exterior of the louis armstrong museum in queens
This June, the neighborhood of Corona, Queens, gave a warm welcome to the new Louis Armstrong Center. Located across the street from the Louis Armstrong House Museum and designed by Caples Jefferson Architects, the center showcases rotating exhibitions, a 60,000-piece archive, and a performance venue.

Caples Jefferson Architects’ Louis Armstrong Museum Shines in Queens

The new 14,000-square-foot visitor center opened across the street from Louis and Lucille Armstrong’s two-story house in Corona, Queens.

In 1943 the great American jazz trumpeter Louis Armstrong and his wife, Lucille, settled into what would be the last residence they shared: a two-story house in the New York neighborhood of Corona, Queens. As one of the world’s most famous musicians, Armstrong could have lived anywhere but he made 107th Street his home, and practiced there every day until he died in 1971. 

That house became a National and New York Historic Landmark, thanks to the efforts of Lucille. And thanks to Caples Jefferson Architects, a new, 14,000-square-foot visitor center opened this summer across the street, forming a kind of institutional duet. “Armstrong’s music didn’t come out of some fancy place,” says principal Sara Caples. “It came out of a deep tradition, a brilliant tradition, but very much part of a working person’s tradition.” The new Louis Armstrong Center also eschews fanciful gestures while staying in the pocket of the block. Its forecourt welcomes in the neighborhood, while its faceted facade embeds metal fins like music staffs even as the glazing appears to swing.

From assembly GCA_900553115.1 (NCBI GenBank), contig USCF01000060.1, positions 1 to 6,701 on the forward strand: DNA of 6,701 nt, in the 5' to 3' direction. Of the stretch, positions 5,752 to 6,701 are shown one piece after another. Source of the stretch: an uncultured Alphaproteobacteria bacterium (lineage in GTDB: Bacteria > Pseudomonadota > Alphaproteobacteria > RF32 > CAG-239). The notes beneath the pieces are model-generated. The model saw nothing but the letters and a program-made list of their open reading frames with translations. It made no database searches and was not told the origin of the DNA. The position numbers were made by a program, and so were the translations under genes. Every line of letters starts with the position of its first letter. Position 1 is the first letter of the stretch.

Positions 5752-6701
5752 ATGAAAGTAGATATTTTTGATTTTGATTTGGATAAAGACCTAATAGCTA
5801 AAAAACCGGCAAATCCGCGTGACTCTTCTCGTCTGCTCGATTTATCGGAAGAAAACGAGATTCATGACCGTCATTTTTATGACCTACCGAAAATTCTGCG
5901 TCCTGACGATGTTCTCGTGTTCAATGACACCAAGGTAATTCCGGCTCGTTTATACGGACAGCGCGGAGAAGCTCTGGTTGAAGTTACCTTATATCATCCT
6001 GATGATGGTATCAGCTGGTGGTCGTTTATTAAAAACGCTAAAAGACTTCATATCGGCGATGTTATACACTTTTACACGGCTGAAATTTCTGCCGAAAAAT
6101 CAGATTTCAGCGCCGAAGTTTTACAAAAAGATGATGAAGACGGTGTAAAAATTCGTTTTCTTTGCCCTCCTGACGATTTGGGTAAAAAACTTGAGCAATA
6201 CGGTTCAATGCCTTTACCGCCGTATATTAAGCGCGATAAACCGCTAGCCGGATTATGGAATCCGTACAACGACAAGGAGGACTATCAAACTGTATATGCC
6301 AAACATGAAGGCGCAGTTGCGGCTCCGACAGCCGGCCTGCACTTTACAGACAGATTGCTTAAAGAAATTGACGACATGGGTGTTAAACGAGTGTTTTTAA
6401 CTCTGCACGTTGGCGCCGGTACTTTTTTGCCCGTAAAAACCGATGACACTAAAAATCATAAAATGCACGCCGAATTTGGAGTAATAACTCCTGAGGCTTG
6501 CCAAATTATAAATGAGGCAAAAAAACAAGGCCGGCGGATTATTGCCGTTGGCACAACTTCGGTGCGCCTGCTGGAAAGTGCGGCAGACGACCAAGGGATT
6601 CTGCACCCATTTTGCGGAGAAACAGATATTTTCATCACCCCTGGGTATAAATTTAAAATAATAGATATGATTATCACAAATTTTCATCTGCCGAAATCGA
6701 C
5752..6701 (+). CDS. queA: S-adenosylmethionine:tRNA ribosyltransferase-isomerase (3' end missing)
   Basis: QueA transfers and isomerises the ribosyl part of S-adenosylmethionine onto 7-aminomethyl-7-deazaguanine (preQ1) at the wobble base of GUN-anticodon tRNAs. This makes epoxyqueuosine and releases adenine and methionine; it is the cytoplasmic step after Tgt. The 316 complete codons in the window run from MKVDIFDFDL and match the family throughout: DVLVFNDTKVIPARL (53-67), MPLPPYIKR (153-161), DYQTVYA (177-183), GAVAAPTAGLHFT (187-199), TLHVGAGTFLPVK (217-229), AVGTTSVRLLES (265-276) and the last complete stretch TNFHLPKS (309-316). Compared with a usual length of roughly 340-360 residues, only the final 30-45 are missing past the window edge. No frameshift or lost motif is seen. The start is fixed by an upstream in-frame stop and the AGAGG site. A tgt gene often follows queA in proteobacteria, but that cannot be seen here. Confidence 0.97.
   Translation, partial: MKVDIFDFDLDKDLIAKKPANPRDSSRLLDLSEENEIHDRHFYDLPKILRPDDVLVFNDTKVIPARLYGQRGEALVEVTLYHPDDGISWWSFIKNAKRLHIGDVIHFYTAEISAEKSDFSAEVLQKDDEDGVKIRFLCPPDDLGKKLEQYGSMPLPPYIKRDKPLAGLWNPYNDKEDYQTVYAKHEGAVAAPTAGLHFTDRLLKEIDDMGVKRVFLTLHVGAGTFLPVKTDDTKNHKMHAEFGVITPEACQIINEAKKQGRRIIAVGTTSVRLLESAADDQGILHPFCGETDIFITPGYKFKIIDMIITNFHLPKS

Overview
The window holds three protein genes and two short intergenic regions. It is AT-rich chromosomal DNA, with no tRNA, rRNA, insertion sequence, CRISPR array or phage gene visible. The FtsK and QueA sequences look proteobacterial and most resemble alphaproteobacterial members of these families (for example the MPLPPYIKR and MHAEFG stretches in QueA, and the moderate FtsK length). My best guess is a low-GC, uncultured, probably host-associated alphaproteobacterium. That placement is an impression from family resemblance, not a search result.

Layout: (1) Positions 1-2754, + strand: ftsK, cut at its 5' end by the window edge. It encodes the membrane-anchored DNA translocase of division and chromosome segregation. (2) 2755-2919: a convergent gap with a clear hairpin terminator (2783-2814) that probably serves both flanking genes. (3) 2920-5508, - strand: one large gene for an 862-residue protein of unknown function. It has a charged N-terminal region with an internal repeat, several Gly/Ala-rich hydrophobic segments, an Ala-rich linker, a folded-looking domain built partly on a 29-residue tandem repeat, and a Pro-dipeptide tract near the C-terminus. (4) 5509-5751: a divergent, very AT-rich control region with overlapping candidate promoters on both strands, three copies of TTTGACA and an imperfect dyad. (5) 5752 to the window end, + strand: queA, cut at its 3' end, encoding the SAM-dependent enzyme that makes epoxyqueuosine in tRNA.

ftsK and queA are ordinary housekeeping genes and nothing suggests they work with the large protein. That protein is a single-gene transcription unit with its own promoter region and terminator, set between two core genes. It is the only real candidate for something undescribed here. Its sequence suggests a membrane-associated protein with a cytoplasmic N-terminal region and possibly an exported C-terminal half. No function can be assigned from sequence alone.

interior of a gallery at the louis armstrong museum
Louis Armstrong Museum, Location: Queens NY, Architect: Caples and Jefferson Architects
image of a red performance room
Louis Armstrong Museum, Location: Queens NY, Architect: Caples and Jefferson Architects

Beneath beats the heart of the center. Faceted mahogany and perforated acoustic panels—some upholstered in what Caples calls the red of “sexy, joyous nightclubbing”—give the 75-seat sound room its shape. Its placement is intentional. “We wanted the archives to kind of just sandwich [the club],” says firm cofounder Everardo Jefferson. This way the concerts are “all built on the archives. They affect the music itself.” 

The spotlit glow of Satchmo’s brass trumpet echoes in finishes throughout the center, from the woven mesh within the facade’s double glazing to the interior columns’ incipits. They form a familiar refrain as you wander through Caples Jefferson’s architectural riffs. “The spaces are very distinct experiences,” says Caples. “When you listen to a piece by Louis, it’s just like an adventure.” Fittingly, each pops. 

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